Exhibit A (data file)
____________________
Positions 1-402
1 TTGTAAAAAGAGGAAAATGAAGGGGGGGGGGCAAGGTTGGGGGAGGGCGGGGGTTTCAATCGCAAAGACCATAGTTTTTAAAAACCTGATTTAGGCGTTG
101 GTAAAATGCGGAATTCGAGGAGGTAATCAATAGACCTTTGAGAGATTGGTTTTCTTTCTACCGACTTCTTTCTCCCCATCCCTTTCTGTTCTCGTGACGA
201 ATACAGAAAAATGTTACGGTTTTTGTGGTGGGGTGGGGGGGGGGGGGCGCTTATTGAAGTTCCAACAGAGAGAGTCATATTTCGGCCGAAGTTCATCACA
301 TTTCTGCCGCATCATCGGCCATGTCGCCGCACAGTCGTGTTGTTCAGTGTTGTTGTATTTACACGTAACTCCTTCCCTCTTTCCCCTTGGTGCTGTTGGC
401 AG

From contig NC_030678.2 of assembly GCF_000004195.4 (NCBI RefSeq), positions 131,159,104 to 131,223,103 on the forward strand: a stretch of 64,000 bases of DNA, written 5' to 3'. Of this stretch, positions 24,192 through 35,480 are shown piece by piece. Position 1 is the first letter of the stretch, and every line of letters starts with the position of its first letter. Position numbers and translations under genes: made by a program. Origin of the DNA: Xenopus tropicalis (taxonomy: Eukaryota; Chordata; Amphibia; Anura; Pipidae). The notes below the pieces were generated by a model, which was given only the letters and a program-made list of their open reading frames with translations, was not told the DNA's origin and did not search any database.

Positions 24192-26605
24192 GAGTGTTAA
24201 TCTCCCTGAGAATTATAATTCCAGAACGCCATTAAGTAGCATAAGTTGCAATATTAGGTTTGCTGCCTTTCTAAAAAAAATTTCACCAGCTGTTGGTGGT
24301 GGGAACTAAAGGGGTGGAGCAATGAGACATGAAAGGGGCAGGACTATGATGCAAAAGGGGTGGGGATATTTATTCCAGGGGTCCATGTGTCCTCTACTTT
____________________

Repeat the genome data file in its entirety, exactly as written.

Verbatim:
Positions 1-402
1 TTGTAAAAAGAGGAAAATGAAGGGGGGGGGGCAAGGTTGGGGGAGGGCGGGGGTTTCAATCGCAAAGACCATAGTTTTTAAAAACCTGATTTAGGCGTTG
101 GTAAAATGCGGAATTCGAGGAGGTAATCAATAGACCTTTGAGAGATTGGTTTTCTTTCTACCGACTTCTTTCTCCCCATCCCTTTCTGTTCTCGTGACGA
201 ATACAGAAAAATGTTACGGTTTTTGTGGTGGGGTGGGGGGGGGGGGGCGCTTATTGAAGTTCCAACAGAGAGAGTCATATTTCGGCCGAAGTTCATCACA
301 TTTCTGCCGCATCATCGGCCATGTCGCCGCACAGTCGTGTTGTTCAGTGTTGTTGTATTTACACGTAACTCCTTCCCTCTTTCCCCTTGGTGCTGTTGGC
401 AG

From contig NC_030678.2 of assembly GCF_000004195.4 (NCBI RefSeq), positions 131,159,104 to 131,223,103 on the forward strand: a stretch of 64,000 bases of DNA, written 5' to 3'. Of this stretch, positions 24,192 through 35,480 are shown piece by piece. Position 1 is the first letter of the stretch, and every line of letters starts with the position of its first letter. Position numbers and translations under genes: made by a program. Origin of the DNA: Xenopus tropicalis (taxonomy: Eukaryota; Chordata; Amphibia; Anura; Pipidae). The notes below the pieces were generated by a model, which was given only the letters and a program-made list of their open reading frames with translations, was not told the DNA's origin and did not search any database.

Positions 24192-26605
24192 GAGTGTTAA
24201 TCTCCCTGAGAATTATAATTCCAGAACGCCATTAAGTAGCATAAGTTGCAATATTAGGTTTGCTGCCTTTCTAAAAAAAATTTCACCAGCTGTTGGTGGT
24301 GGGAACTAAAGGGGTGGAGCAATGAGACATGAAAGGGGCAGGACTATGATGCAAAAGGGGTGGGGATATTTATTCCAGGGGTCCATGTGTCCTCTACTTT